And finally, I was relocated to the job of my liking, engineering, field work that brings pleasure for doing what we "field staff" consider as "real" work compared to what the folks in air-conditioned cubicles do, the sense of achievement that is pleasantly fulfilling even if it went unacknowledged or credited to the people higher in the hierarchy (while being underpaid) is simply unmatched and cannot be sourced else were, which explains my absence throughout the past month, yet I always made mental notes of what I would write I my blog if I had the time to set down like I did today and hence the variety of topics I covered here…

One recent thing I wish my job didn't facilitate for me to know about (among many other harsh realities) is that they've built an underground VIP Jamarat area for this Hajj season, Jamarat area is notorious for its tragic incidents caused by the pilgrims and they want to spare whoever qualifies as a VIP the sweat... defeating the very objective of Hajj.

If you have read so far, then I sincerely thank you and thank everyone who made the effort to drop a comment or an email acknowledging my humble self or the pity gibberish I utter, they're all appreciated… I'm not sure when my next entry will be, but I'm off to perform Hajj (Pilgrimage) tomorrow and that will be the cherry on top of all these anniversaries and the year that's about to conclude, Thank you all and Eid Mubarak and have a great and blessed Holidays to all...

9 comments:

salam said...

Kol 3am w inta bi khair Basem..It's weird but when you lose someone this dear, you become so sentimental about it, forever it seems..nowadys whenever I see a grandparent dropping off his grandchild to school, the first thing I think of is how my kids lost both theirs in the same year and wish that Allah would grant this grandfather a long healthy life for hs family to enjoy having him around,and at the same time wish that our deceased ones's souls rest in peace.Allah yer7amhom all.

Hasan said...

first thing jumped to my mind when i read this interesting topic is that I can call you HAJ now :) mabrook

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Hasan Aggad said...

Hey cousin,
how r u doin?1st of all mabrook al 7ag,am really happy 4 u,and i wanna appologize cuz i couldnt attend ur wedding.....so i wanna say mabrook again!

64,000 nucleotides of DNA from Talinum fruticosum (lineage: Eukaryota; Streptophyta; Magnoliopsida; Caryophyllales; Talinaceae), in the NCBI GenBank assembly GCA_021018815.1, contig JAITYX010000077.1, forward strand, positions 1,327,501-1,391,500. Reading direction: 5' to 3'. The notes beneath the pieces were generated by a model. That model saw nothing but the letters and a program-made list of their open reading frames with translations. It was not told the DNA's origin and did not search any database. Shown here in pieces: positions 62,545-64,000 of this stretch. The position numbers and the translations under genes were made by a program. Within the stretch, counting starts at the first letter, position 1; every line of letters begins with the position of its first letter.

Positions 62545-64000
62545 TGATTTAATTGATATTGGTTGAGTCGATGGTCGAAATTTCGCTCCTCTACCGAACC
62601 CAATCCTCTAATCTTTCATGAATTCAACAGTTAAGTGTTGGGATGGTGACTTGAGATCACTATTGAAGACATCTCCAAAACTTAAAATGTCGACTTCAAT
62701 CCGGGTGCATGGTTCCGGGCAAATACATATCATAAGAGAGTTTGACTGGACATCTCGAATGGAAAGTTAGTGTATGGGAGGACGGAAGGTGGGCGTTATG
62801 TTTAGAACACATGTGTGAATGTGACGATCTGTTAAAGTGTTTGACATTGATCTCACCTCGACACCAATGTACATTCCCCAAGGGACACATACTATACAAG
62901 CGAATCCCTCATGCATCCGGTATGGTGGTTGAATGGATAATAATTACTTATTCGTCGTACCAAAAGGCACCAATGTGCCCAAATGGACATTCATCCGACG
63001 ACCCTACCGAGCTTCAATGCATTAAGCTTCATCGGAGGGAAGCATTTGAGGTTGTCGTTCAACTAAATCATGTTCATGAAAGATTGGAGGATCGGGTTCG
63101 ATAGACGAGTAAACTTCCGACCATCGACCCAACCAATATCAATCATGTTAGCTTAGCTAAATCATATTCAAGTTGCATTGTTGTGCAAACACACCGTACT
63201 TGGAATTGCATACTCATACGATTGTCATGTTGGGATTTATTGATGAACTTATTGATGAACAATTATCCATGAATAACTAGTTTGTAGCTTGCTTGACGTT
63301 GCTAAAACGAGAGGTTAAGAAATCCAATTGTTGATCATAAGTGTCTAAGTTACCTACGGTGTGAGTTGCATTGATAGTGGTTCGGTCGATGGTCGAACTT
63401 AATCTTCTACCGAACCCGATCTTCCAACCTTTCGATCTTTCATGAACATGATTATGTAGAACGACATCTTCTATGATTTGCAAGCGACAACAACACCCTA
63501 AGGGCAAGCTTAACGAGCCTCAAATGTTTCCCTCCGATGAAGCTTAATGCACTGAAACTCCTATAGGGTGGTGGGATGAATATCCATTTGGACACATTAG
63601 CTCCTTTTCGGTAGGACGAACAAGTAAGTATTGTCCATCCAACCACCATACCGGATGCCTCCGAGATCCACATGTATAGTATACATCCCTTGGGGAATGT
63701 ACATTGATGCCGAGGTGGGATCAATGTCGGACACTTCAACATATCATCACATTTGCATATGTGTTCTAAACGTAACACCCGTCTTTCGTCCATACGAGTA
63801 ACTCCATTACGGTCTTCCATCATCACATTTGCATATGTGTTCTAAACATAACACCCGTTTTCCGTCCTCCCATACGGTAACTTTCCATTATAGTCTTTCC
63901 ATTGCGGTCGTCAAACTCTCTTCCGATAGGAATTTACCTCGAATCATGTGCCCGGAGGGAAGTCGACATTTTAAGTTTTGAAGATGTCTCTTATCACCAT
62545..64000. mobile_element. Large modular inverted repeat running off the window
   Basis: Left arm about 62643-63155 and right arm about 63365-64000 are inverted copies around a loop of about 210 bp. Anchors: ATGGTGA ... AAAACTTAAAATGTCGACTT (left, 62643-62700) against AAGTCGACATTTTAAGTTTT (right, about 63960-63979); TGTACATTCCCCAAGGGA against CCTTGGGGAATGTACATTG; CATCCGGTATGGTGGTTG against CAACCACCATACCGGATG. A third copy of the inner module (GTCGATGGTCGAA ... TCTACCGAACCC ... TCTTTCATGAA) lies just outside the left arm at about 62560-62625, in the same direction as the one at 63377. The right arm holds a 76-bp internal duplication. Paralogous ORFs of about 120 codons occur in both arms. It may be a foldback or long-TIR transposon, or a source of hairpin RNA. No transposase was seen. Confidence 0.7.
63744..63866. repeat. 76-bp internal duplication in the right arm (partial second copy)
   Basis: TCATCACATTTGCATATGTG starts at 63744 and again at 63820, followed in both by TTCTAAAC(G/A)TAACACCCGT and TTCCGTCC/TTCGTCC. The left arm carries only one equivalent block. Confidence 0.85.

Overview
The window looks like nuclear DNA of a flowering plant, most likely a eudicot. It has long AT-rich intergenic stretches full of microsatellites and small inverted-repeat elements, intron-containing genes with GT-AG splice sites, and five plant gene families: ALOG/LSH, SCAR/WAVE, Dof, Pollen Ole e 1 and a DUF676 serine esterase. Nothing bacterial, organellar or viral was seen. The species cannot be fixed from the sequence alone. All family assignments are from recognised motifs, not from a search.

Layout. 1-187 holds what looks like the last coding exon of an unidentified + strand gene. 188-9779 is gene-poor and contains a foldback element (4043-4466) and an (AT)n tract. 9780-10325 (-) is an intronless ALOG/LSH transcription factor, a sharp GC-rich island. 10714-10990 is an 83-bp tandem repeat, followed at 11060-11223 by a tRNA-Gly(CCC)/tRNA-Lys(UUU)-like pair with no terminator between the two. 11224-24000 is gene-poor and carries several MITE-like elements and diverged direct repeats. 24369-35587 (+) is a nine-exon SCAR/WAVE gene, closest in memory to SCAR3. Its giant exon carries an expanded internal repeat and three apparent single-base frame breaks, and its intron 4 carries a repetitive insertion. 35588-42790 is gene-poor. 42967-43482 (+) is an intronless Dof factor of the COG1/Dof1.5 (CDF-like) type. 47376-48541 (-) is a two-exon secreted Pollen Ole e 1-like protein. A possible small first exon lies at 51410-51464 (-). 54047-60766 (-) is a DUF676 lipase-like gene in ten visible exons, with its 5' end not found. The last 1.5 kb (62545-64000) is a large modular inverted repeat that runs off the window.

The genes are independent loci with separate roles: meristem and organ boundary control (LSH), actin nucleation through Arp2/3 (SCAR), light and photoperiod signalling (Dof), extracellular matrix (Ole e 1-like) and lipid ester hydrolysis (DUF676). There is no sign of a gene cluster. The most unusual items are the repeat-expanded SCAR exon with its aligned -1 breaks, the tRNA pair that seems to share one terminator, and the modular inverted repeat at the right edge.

Ur blog is just amazing,seems that u r gonna change ur career soon..nd take advantage of ur good writing skills...u've really touched me....i actually cried ma eyes out when i went threw da lines mentioning ammo Abbas nd Taita em al Abed...god bless their souls....!
I got married a couple of weeks ago...nd al7mdella my new life seems amazing so far....!thats all 4 now....hope to hear from u soon!
U can send me at h1aggad@hotmail.com , o mabrook again ya eben 3ammy o allah ywaf2ak.

Best Regards:

(Hasan Aggad)

Tamara said...

7aji Basem

As usual very well written, so many topics to be able to comment on any...May AllAh bless you and your wife ..

You really should blog more we need your ideas and influence

athena (sazhi@hotmail.com) said...

im malaysian, after read ur blog, i found another perspectives of how middle east people look into their life. i agreed with you that we should cherish our loves one that still here. when everything had gone, its too late to pray or wish, because it will naturally be an-unspoken grave in our heart.
Glad you did cherished moment when he's still here.
May God bless you :-)

Maherk said...

For a while I thought I am the only Humble guy left on this universe!!!
I should get out of this phase after this wonderful entry.
I liked your forgiveness of the shit thrown by the society as its underdeveloped.

wishes
Maher

Islamic ChoCoHoLic said...

i must say i have never read a post this long till the end.. but couldnt leave without commenting because i could relate to your experience.. my dad has a stroke and i got married in the same year and both events happened at around the same time... too much to sink in.. and i totally feel your pain and i know how it feels when you suddenly start to realize all the dads around you and how everyone takes their dad's presence in their life for granted... i never was close to my dad.. and i regret it.. al hamdulila he is alive.. but there is too much brain damage..
i pray that somehow God will make this pain easier.. for all those who lost a parent.. And i pray that Allah blesses you in your new life..

you expressed many things i felt like saying..

God bless you... And Allah yir7am your dad..